… A Partnership Made in Heaven!
We take it for granted that Christmas and chocolate are perfect partners, but it must have started somewhere!
… Which came first? Christmas or chocolate?
First of all, Christmas as a religious occasion has been celebrated in December (the darkest month of the year) since around the fourth century.
Meanwhile, chocolate has its ‘roots’ back in the Mayan civilisation, whose people believed the cacao seeds from the cacao tree (from which chocolate is made) were so valuable they were used as a form of currency.
Hot chocolate – but not as we know it!
Originally the seeds were prepared as a drink but it would not have tasted like our yummy hot chocolate we enjoy today. Back then it would have been a bitter, frothy liquid, served with spices or corn puree.
Chocolate in history
Chocolate made its way to Europe during the sixteenth century, when sugar was added to it. It became really popular with the ruling classes.
It is thought the first chocolate house opened in London in 1657, where folks could mingle as they enjoyed their treat.
During the Industrial Revolution, advances in the chocolate industry made the substance cheaper to manufacture. By the mid 1800s, some chocolate makers were selling boxes of chocolates to the public.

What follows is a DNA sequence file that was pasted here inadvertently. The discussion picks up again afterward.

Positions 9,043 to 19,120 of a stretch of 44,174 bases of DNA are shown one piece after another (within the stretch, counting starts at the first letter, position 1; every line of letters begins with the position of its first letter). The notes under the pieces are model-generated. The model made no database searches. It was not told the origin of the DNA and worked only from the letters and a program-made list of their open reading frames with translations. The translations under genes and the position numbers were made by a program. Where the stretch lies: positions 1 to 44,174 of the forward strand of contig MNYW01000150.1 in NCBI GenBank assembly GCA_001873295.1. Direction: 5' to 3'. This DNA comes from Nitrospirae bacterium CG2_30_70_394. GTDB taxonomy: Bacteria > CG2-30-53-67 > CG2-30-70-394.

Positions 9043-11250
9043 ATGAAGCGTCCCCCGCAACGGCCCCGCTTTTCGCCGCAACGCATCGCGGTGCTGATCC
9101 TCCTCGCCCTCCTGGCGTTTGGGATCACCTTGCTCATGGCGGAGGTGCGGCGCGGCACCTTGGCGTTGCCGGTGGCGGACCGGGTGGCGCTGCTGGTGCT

And during the two World Wars, soldiers received chocolate as part of their rations.
So how did it become associated with Christmas?
Well, apart from the obvious connection of it being the perfect present of course, there were other traditions which helped the two form a foodie marriage.
One connection is the chocolate log. During the nineteenth century, when heating appliances start appearing in the domestic home, logs of wood became more decorative rather than useful. Talented pasty chefs came up with pastry logs with chocolate icing that looked like tree bark.
Other traditions inspired by chocolate include chocolate coins, while modern ones include chocolate Santas, candy houses and more. Chocolate is also presented as a traditional festive gift around the world, in Mexico and Italy, for example.